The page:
Hateful Contraries in ‘The Merchant’s Tale’

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  • 1 Tufts University john.fyler@tufts.edu
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Whether or not we choose to identify the narrator of ‘The Merchant’s Tale’ as the Merchant described in the ‘General Prologue’, this narrative voice is certainly not Chaucer’s own, and it augments the malignity of the tale it tells. The narrator attacks a naїve fool from a disenchanted perspective, but unwittingly reveals the continuing blindness within his own knowing stance. The tale debunks all the noble, even sacred ideals it presents, and characterizes them as foolishly innocent elevations of the spiritual in a world defined by the body in its grossest aspects. The narrator’s rhetorical tropes, floridly presented and habitually misused, gesture towards a sordid reality that they pretend to gloss over. Yet despite itself, the tale implies a psychologically healthy middle ground outside the experience of the narrator or his characters, where body and soul, real and ideal, experience and innocence can meet.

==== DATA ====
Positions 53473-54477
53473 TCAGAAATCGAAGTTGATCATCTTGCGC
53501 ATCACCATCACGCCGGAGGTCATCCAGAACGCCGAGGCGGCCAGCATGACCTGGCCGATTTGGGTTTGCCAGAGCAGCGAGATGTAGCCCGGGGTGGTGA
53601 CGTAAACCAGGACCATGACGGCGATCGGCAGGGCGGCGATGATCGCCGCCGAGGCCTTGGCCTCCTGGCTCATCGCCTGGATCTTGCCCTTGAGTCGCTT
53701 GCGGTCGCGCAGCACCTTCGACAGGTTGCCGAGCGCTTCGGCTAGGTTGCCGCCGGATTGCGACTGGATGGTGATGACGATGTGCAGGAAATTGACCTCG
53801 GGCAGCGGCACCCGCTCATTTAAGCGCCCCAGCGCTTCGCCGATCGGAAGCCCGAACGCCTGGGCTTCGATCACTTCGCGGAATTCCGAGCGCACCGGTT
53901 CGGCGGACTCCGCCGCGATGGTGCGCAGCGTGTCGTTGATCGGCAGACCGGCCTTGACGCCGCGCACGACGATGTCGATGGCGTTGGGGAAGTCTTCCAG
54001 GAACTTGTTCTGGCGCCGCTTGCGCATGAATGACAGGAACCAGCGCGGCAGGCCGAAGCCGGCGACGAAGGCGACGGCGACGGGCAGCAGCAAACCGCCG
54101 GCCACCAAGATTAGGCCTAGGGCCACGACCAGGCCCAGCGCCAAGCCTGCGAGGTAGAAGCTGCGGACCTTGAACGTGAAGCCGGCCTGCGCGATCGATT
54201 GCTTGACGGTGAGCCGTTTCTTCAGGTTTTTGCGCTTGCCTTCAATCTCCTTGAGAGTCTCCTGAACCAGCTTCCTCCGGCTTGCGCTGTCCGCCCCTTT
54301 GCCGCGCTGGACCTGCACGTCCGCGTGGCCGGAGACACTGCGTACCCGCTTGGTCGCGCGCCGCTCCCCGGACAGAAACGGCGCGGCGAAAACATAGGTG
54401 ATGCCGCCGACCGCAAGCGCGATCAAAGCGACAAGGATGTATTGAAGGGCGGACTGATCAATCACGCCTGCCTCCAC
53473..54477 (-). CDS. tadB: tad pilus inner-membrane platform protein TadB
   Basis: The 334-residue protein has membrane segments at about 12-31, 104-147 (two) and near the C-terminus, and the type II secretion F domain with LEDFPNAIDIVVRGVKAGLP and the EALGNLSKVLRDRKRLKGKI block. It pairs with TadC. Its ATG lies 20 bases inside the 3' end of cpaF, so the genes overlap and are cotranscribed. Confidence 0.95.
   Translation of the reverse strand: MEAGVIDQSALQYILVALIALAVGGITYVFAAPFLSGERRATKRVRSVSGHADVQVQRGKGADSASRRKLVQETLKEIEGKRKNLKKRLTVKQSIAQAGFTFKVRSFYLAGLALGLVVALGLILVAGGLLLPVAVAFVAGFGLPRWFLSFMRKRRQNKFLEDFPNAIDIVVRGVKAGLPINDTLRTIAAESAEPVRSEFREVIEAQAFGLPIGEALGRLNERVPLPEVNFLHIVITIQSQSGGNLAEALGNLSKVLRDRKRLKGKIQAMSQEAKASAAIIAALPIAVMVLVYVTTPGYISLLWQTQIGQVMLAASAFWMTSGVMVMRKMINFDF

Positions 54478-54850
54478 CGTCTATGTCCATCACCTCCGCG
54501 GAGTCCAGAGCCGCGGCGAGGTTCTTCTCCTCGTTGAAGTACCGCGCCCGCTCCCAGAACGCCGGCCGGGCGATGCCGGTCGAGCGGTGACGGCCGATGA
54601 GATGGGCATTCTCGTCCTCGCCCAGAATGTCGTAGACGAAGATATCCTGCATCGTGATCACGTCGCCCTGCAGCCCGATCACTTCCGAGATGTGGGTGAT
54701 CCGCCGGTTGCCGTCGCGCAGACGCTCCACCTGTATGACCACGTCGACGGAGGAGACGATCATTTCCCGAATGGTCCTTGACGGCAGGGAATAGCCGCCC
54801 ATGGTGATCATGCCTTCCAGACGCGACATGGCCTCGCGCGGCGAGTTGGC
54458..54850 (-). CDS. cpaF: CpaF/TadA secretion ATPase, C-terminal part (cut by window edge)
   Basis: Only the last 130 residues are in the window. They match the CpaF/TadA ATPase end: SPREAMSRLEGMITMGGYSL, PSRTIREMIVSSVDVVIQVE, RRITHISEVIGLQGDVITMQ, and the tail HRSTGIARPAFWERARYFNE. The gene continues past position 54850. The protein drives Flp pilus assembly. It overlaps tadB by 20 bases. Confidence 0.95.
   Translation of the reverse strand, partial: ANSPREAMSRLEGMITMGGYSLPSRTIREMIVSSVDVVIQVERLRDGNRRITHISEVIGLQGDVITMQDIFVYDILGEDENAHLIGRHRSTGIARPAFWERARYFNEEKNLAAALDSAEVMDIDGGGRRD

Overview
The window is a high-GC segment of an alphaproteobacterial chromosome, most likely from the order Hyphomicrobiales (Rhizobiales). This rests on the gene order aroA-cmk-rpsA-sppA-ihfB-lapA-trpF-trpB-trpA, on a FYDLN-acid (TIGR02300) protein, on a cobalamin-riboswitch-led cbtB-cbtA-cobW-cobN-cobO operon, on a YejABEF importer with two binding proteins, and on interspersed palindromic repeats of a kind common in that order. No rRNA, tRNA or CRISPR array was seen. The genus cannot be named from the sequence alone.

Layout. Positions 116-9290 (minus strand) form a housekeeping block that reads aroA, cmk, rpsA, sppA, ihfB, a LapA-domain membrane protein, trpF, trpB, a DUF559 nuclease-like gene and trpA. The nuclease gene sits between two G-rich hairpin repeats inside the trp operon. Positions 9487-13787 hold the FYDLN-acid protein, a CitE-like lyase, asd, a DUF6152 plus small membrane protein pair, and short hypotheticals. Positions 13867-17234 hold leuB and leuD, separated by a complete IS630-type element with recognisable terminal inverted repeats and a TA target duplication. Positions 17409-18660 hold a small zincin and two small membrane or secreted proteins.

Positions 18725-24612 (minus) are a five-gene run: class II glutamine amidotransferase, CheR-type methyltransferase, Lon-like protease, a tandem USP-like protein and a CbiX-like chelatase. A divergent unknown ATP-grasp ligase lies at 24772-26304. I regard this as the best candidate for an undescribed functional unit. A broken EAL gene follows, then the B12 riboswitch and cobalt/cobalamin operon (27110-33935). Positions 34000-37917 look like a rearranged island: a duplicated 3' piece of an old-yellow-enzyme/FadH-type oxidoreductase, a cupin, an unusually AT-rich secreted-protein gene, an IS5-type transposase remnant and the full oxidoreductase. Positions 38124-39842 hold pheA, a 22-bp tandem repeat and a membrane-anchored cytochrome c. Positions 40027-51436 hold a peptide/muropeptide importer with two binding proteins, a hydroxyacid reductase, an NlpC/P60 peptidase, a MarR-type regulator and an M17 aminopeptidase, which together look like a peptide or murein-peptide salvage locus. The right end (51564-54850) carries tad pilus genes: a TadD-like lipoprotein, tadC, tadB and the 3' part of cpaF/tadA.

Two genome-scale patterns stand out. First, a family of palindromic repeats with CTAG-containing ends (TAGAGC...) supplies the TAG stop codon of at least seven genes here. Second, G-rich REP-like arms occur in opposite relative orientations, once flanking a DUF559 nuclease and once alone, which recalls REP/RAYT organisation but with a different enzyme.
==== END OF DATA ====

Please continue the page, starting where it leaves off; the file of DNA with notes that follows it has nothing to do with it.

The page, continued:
Contributor Notes

John M. Fyler is Professor of English at Tufts University, and Lecturer at the Bread Loaf School of English. His books include Language and the Declining World in Chaucer, Dante, and Jean de Meun (Cambridge University Press, 2007) and Chaucer and Ovid (Yale University Press, 1979), and he edited the House of Fame for the Riverside Chaucer.


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